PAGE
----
This is why the psalmist is careful to associate himself with Zion in verse 4. He was born in Jerusalem, and such a distinction is a great honor. Even the foreigners he encounters know his origin and whisper about it amongst themselves. They seem to understand that the psalmist possesses something great, something they don't have and can't quite put their finger on.
But the psalmist knows the secret. He says in verse 5, “And of Zion it shall be said, 'This one and that one were born in it'; for the Most High Himself will establish it.” Zion is special because it is God's city. God Himself, the Most High, has set it up and made it firm. He provides for it and directs it, ordering all things for its good. To be born in Zion is to be under that special favor of God. It is to be in a relationship with Him.
Even God recognizes the special nature of those who are part of His community at Zion. “The Lord records, as He registers the people, 'This one was born there'” (verse 6). This one is part of His intimate family. This one has a special connection to Him through the place in which He has chosen to dwell. This one's name is written in God's book with an important notation; this one is from Zion.
This is a cause for celebration, as the last verse notes. “Singers and dancers alike say, 'All my springs are in you.'” The Hebrew in this verse would be better translated as “singers and those playing instruments,” but the point is the same. Being born in Zion, having a connection to God's city, being part of His family is something to celebrate, something to sing about. And what do these happy people sing? “All my springs are in you.” The Hebrew word for “springs” is ma‛yânâh. Figuratively, it refers to a source or fountain of satisfaction. Every good thing comes from Zion, which is merely shorthand for every good thing comes from God. All happiness. All joy. All beauty. All goodness. All truth. All love. Every good thing comes from God.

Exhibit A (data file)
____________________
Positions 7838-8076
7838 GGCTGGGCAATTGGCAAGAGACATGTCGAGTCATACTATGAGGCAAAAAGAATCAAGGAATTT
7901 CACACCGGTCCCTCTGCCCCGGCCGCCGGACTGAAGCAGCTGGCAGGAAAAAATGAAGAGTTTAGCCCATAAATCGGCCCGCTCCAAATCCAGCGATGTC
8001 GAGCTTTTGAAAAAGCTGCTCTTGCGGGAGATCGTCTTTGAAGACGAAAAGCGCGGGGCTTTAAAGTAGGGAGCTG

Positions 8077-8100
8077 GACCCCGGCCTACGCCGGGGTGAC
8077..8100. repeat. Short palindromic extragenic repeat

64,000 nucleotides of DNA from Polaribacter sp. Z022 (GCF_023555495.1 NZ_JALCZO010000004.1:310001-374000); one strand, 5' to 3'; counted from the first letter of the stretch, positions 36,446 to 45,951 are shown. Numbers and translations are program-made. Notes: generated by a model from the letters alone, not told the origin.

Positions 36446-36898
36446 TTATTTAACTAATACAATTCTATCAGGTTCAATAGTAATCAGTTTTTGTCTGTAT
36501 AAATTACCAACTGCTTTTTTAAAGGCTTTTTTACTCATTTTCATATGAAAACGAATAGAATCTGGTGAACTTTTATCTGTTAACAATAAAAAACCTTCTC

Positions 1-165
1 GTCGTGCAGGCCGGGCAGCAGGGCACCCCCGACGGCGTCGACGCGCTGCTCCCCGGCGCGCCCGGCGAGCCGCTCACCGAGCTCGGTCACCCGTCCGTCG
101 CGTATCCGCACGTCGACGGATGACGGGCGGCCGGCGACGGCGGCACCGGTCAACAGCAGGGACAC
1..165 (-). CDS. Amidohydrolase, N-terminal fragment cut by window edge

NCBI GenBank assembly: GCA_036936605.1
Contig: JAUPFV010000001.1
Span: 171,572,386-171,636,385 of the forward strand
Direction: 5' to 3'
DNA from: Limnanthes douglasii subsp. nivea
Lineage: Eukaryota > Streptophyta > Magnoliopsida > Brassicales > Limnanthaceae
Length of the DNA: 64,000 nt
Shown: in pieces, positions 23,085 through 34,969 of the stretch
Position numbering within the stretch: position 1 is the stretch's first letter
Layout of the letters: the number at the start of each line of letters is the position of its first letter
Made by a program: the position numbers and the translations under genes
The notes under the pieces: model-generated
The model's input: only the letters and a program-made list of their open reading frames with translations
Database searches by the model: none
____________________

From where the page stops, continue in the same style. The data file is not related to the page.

This psalm gives rise to a couple critical questions. First, what about Israelites who were not born in Jerusalem? Were they somehow second class citizens within the Israelite community? Not at all. Every Israelite had a special connection to Jerusalem, for every Israelite had a special connection to God. As members of God's covenant, they were part of God's family. Their home was wherever God was, and for the Israelites, that was Jerusalem where His presence filled the Temple. Because they were members of God's covenant people, they were all natives of Zion.
Second, what about Christians? How does this psalm help us understand our relationship with God? The Jerusalem Temple is long gone, destroyed in 70 A.D. Few, if any, of us look to the city of Jerusalem as a home place, however interesting it may be historically or culturally. But we, too, are part of God's family, for we, too, have entered into a covenant with Him. God has given us a new covenant through Jesus Christ and a new Jerusalem, the Church. When we are baptized, we are accepted into our new home and family. We dwell with God, and God dwells with us.
The Church has gotten a bad rap lately. Yes, the Church is made up of sinful people who sometimes do horrible things. But the Church herself is holy because she is God's Church. Guided by the Holy Spirit, the Church is the homeland and household for all Christians. What is said of the city of Zion in this psalm can be applied to the Church, too. God loves the Church as He loved Zion. Glorious things can be spoken about her because she is God's dwelling place. The Most High Himself has established her, and He makes her stand firm amid all the trials and scandal that threaten her. He records her members in the register of the peoples. Belonging to the Church is a great honor, for in the Church we have access to God's great grace poured out through the sacraments. When we enter God's Church through baptism, God enters our souls. We can receive God Himself, Jesus Christ, Body, Blood, Soul, and Divinity, in the Eucharist. We can feel God's loving mercy in Reconciliation. We can experience an outpouring of the Holy Spirit in Confirmation. We can bask in God's healing touch in the Anointing of the Sick. If called, we can mark our lives with God's grace through Marriage and Holy Orders. The Church is God's city, God's house, the new new Jerusalem. This is reason to celebrate. Singing and dancing, we should imitate our ancestors in the psalm by crying out, “All my springs are in you!”